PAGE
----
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|Collection Reference Number
|From Archive Folder
|Collection of letters to John Cripps, General Gadsden's Secretary
|James Gadsden to John Cripps discussing the reclamation of their losses before the government steps in and Gadsden is forced to discuss the matter with President Buchanan
|7 August 1857
|Gadsden, James (1788-1858)
|Cripps, John S.
|Disappointed with his Secretary for not sending any letters reporting on the state of affairs in Mexico. Discusses the reclamation of their losses before the government steps in and Gadsden is forced to discuss the matter with President Buchanan. Mentions the newly acquired territory with which he is willing to bargain to keep both governments content. Wants Cripps to do the bargaining. Adds personal news about the weather and Cripps' mother.
|Government and Civics President Finance Global History and Civics Land Transaction Children and Family Women's History American West American Statesmen Latin and South America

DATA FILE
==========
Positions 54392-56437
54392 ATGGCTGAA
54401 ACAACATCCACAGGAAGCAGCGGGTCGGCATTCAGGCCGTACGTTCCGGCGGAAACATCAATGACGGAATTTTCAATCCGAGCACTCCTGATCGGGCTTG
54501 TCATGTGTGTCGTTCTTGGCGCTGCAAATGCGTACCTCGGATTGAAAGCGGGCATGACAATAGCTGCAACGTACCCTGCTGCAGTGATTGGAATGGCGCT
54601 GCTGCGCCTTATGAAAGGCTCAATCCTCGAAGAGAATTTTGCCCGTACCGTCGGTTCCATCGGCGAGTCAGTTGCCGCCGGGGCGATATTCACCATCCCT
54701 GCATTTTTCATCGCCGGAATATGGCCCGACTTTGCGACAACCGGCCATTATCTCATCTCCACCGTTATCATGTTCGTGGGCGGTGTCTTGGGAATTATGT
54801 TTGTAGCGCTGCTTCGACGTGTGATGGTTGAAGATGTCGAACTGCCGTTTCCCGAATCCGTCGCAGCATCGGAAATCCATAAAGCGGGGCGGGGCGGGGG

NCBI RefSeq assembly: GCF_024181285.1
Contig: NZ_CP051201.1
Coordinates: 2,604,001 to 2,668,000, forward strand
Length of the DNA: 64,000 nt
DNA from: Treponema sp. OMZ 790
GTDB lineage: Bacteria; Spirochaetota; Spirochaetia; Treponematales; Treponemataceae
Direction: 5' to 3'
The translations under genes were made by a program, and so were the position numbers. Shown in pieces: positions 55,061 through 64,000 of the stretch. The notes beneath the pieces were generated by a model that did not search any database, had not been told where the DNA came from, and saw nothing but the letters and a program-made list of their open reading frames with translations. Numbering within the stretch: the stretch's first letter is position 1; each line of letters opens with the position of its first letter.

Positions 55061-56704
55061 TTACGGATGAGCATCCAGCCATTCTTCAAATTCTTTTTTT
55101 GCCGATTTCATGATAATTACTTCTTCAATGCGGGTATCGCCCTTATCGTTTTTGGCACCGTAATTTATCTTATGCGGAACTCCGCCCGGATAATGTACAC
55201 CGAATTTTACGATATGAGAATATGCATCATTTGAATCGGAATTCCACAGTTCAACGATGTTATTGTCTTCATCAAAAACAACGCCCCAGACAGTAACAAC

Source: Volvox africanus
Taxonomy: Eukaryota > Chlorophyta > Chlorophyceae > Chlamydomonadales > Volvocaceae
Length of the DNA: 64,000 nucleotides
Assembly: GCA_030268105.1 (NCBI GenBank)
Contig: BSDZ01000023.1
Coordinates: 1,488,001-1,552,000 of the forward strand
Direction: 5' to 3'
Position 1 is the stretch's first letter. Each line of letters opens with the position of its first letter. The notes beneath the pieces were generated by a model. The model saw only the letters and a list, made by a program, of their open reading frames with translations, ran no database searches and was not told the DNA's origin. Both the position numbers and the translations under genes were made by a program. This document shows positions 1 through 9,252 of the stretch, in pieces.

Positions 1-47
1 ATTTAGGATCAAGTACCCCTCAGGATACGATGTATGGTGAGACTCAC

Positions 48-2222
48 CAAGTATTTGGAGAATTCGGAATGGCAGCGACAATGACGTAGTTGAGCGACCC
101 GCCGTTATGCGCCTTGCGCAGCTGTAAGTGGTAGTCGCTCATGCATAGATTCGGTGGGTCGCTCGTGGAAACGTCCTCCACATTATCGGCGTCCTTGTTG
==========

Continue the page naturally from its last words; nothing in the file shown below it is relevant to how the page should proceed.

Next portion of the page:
|Cripps, John S. (fl. 1820-1875) Gadsden, James (1788-1858)
|Charleston, South Carolina
|Government & Politics; The Mexican War
|The Gilder Lehrman Collection, 1493-1859
|Gadsden was a railroad promoter and advocated a Southern rail system, the purpose of which would be to control the trade of the South and the West, thereby freeing those regions from their dependency on the North. To further this end he promoted Southern commercial conventions, and at a convention in 1845 he boldly urged the construction of a railroad to the Pacific. In 1853, when Jefferson Davis was Secretary of War in Pierce's cabinet, Gadsden was appointed minister to Mexico to negotiate for territory along the border. The result was the Gadsden Purchase. He was recalled in 1856 for exceeding his instructions. Cripps was General Gadsden's Secretary and a sawyer by profession.
|The Gilder Lehrman Institute of American History
|Settlement, Commerce, Revolution and Reform: 1493-1859